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Shabbat Parashat Shemini 5781

Ask the Rabbi: Benefitting from Childs Violation during Bein Hashemashot

Rav Daniel Mann

Question: We forgot to plug in our hot plate, and so we asked our child (9 years old) to plug it in 11 minutes after sunset. We second-guessed ourselves in the morning. Was it permitted? If not, could we have used the hot plate then and benefitted from the food that was on it?


Answer: Some things are forbidden on Shabbat but permitted during bein hashemashot (=bhsh), which is treated like a safek (doubt) of night/Shabbat, including asking a non-Jew to do melacha for Shabbat needs, e.g., lighting a candle (Shulchan Aruch, Orach Chayim 261:1; ibid. 342:1 expands it a little more). Since some poskim and communities (see Be’ur Halacha to 343:1) allow children to do things on Shabbat that adults may not, we understand your idea of using a child during bhsh (after the community accepts Shabbat, leniency is harder – see Piskei Teshuvot 343:4). However, since plugging in a hot plate, with its very hot filaments, is a Torah-level melacha, it is also forbidden by Torah law to encourage a child to do so (Mishna Berura 343:4). Since bhsh, is a safek of Shabbat, asking a child to do a full melacha is a safek Torah prohibition, and facilitating a mitzva (a Shabbat meal) would not be sufficient justification.

 During the first 13 minutes after sunset, there is arguably a double doubt: 1. Bhsh is a safek; 2. Maybe Rabbeinu Tam is correct that bhsh begins only an hour or so after sunset (see Be’ur Halacha to 261:1). However, most poskim say that since our communities’ clear minhag is to discount Rabbeinu Tam’s opinion (i.e., on Saturday we do melacha some 35 minutes after sunset), we should not consider this a reason to be more lenient than the regular halachot of bhsh (Orchot Shabbat, 25:(78); Dirshu 261:14).

On our presumption that you erred, what is the halacha b’di’eved? We rule that one may not benefit from violations done during bhsh (Mishna Berura 261:6, against Zayit Ra’anan II:5). When a child violates Shabbat, benefit is forbidden if he did it on behalf of others (Magen Avraham 325:22).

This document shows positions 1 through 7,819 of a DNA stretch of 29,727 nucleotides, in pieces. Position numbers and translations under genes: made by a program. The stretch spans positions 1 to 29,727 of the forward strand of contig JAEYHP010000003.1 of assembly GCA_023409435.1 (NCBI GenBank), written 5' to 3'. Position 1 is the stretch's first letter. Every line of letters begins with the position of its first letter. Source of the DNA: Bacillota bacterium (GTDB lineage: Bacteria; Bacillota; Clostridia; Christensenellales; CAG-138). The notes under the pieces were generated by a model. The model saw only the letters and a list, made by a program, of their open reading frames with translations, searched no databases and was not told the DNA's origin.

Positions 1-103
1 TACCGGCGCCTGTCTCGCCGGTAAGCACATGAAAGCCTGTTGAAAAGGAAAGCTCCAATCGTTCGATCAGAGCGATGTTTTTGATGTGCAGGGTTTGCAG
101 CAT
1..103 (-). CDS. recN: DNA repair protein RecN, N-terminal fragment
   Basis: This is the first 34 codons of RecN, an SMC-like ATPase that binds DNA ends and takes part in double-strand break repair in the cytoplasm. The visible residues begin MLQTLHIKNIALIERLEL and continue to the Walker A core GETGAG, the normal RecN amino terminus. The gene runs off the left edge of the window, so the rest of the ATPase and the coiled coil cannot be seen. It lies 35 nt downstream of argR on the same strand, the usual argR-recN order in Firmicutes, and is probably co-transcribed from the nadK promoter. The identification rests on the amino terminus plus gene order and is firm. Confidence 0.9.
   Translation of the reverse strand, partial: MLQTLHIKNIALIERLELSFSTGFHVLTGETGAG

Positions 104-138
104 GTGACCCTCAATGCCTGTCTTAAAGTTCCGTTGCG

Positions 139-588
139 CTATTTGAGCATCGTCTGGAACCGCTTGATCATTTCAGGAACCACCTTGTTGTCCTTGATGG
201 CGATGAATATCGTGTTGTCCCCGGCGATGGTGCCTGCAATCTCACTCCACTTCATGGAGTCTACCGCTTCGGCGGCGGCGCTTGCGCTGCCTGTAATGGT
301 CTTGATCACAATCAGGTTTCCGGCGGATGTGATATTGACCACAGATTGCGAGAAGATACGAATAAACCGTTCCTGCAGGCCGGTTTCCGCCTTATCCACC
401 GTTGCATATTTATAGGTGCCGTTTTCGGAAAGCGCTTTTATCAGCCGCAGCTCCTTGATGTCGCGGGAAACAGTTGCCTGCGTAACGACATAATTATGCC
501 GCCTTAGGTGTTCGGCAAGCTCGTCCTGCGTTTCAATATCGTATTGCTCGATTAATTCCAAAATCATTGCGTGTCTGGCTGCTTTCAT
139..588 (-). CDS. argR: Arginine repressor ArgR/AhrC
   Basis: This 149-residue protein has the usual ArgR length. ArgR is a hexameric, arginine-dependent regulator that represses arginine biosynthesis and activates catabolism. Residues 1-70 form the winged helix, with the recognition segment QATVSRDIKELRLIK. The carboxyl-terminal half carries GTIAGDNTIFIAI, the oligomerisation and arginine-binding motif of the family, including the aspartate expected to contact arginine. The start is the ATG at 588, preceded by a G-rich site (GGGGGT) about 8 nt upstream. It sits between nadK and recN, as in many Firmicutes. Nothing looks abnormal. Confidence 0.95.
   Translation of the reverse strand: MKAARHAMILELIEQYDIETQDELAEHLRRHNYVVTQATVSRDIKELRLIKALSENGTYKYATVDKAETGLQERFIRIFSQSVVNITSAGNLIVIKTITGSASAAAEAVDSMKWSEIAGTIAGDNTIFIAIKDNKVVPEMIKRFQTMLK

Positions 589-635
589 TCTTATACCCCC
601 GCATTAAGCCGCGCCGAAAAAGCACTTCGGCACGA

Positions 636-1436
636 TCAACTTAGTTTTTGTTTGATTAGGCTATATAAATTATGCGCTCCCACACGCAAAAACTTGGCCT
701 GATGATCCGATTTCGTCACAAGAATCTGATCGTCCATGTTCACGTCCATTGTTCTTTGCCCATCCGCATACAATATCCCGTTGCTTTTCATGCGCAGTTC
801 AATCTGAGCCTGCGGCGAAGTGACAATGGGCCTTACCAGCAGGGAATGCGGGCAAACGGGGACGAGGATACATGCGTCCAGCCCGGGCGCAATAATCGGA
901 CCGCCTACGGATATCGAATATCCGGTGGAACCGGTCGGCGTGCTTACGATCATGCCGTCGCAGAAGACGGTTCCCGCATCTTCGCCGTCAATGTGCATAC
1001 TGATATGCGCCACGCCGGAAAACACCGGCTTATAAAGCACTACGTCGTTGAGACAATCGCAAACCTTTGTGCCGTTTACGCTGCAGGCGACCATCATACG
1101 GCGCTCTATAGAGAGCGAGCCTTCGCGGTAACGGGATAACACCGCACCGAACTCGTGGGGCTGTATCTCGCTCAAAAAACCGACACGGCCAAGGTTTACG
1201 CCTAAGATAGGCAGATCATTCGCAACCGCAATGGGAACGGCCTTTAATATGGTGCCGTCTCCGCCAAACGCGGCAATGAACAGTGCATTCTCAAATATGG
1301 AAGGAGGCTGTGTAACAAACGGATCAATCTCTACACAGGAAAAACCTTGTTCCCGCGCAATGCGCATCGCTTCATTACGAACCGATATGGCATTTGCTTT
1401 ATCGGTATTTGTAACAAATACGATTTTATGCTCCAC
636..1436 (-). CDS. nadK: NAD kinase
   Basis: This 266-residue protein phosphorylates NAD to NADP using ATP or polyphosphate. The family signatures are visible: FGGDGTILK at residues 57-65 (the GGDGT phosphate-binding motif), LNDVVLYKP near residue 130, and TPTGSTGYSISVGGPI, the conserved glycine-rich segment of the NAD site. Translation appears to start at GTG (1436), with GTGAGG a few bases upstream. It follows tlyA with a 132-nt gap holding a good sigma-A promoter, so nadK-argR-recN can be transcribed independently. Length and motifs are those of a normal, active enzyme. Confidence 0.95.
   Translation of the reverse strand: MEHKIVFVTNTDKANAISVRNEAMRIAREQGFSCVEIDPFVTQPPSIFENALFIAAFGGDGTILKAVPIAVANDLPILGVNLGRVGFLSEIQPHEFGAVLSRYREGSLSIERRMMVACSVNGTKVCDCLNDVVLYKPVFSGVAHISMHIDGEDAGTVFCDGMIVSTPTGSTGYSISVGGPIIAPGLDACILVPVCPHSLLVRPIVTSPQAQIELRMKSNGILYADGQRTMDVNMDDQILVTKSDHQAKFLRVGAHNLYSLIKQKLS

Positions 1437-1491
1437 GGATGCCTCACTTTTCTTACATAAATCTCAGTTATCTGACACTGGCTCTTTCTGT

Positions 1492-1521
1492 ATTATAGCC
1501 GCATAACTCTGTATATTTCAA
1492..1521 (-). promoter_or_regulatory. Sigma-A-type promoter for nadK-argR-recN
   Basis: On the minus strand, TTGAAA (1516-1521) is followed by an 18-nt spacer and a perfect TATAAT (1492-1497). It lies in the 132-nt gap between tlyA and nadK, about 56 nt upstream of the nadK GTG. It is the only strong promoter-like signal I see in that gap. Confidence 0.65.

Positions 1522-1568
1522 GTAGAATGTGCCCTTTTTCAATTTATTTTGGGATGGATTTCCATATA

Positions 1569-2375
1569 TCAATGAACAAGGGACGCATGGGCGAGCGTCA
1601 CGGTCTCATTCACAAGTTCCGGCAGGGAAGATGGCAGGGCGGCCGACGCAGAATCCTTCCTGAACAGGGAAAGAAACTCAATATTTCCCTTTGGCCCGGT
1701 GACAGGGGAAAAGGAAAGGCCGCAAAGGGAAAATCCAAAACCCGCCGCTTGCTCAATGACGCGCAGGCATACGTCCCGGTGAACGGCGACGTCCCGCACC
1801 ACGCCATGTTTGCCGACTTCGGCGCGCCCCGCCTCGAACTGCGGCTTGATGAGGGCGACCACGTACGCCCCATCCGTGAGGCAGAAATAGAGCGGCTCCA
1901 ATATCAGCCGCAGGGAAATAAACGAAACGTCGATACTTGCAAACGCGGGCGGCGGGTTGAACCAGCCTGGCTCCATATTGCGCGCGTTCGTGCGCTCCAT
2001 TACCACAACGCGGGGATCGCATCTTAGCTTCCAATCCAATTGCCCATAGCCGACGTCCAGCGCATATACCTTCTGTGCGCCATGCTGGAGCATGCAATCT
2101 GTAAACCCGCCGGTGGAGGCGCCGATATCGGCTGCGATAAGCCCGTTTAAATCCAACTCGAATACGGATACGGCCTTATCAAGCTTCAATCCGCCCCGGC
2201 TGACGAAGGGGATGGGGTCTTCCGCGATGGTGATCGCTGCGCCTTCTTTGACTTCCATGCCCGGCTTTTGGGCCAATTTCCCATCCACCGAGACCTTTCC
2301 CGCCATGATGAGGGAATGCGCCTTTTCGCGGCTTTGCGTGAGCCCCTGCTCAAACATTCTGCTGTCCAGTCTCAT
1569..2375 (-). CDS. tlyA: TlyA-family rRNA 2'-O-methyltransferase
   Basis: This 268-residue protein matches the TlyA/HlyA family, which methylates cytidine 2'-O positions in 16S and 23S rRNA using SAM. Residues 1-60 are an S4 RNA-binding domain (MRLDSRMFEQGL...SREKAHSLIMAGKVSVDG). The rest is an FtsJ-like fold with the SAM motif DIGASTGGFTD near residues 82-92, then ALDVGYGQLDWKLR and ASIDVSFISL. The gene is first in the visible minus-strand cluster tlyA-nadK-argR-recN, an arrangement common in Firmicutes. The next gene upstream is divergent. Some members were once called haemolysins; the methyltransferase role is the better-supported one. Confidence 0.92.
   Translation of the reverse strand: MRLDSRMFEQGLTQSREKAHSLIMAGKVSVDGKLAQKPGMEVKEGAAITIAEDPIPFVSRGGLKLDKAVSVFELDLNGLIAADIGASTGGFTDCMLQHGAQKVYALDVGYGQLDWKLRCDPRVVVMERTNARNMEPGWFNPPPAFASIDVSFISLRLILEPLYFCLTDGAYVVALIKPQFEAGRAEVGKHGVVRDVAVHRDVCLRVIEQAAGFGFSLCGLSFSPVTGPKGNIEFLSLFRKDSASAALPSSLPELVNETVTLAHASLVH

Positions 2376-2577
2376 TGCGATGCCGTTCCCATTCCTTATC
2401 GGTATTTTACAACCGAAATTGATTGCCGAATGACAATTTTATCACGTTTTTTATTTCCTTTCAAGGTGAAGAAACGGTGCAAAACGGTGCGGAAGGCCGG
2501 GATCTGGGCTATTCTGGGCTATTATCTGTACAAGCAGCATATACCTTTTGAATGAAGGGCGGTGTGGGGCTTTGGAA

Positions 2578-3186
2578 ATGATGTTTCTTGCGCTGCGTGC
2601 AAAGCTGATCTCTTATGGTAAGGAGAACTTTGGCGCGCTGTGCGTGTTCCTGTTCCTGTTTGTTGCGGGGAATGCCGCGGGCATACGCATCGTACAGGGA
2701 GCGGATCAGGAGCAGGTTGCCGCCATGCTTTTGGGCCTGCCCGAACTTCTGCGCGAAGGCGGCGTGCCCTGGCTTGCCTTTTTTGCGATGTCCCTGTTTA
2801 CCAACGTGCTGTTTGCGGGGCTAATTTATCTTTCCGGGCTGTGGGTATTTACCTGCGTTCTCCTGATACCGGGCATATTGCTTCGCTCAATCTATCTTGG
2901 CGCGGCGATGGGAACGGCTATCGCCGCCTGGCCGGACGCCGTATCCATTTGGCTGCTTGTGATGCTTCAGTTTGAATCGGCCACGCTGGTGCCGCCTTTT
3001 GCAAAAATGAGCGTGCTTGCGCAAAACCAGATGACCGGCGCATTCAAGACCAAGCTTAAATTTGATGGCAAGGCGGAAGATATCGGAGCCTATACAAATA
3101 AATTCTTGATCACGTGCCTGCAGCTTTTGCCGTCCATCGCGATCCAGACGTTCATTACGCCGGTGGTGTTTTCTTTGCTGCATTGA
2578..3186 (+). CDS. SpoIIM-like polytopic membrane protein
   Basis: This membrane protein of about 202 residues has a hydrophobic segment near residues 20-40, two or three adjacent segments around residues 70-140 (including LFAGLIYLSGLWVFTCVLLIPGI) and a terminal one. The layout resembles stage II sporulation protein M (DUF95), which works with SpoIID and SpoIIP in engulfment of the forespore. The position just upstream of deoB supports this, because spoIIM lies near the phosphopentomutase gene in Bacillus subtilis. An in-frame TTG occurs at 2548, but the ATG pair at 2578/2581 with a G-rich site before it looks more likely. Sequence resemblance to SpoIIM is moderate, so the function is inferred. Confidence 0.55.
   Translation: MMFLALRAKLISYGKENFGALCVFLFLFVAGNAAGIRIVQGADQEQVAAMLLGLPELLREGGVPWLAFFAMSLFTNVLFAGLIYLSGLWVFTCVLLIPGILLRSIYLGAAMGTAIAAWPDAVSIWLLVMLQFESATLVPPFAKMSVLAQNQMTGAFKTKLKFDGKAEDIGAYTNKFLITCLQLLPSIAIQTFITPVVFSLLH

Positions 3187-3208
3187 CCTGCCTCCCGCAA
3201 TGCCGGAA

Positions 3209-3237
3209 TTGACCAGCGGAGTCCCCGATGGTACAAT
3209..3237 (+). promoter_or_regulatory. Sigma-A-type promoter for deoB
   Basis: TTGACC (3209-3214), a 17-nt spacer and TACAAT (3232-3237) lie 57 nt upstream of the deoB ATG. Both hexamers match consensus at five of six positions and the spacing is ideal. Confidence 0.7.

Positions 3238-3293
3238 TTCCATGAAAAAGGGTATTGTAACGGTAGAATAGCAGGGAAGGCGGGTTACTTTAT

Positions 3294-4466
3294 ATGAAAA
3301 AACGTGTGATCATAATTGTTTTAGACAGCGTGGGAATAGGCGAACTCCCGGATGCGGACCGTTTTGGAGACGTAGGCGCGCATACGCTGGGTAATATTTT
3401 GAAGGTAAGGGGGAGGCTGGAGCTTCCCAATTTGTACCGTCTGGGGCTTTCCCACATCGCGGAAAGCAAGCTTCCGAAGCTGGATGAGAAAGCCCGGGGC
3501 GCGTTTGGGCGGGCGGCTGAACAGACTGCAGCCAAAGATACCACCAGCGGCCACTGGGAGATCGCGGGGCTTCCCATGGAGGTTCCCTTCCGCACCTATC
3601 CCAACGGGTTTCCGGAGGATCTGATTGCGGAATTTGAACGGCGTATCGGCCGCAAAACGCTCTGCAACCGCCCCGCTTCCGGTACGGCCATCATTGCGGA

However, perhaps eating the food is permitted even if done by an adult on Shabbat proper. If the food was nominally cooked, then even if plugging in the hot plate caused it to become fully cooked and heated a cooled-off liquid, benefit is permitted. This is based on the rule that when there are serious opinions to permit something, as in these cases (see Shulchan Aruch, OC 318:4 and Be’ur Halacha ad loc.), benefit b’di’eved is permitted even for those who rule stringently l’chatchila (Mishna Berura 318:2). There is also room for leniency based on the fact that the work was done b’shogeg (based on a mistake, including a halachic one). Of the three opinions in Ketubot 34a, we generally accept the middle opinion, which forbids benefit on Shabbat even b’shogeg (Shulchan Aruch ibid. 1), but in case of need many rely on the lenient opinion (Mishna Berura ad loc. 7, based on the Gra ad loc.).

Regarding the food on the hot plate, there is a complication. The plugging in created a new situation of food being on a heat source when it was not when Shabbat started (like hachzara). This is often forbidden because one might stoke the coals or because it looks like cooking (Mishna Berura 318:98). If one makes a mistake on these matters, the food is forbidden in benefit (Shabbat 38a). Here you did the equivalent of actually stoking the coals, but paradoxically, the reason we are stringent is because people are lax because they don’t think the possibility of stoking the coals is a big deal. Here the main mistake was about doing a melacha, which people do take seriously, and there is no need for extra stringency b’shogeg. There are too many permutations to address as far as whether you also violated hachzara, but if you follow the opinions to take food directly from the refrigerator to a hot plates, you should not be impacted here.

As far using the hot plate if and when you become aware of the mistake, it is permitted only according to the Gra (above), as a clear Shabbat violation created its heat.

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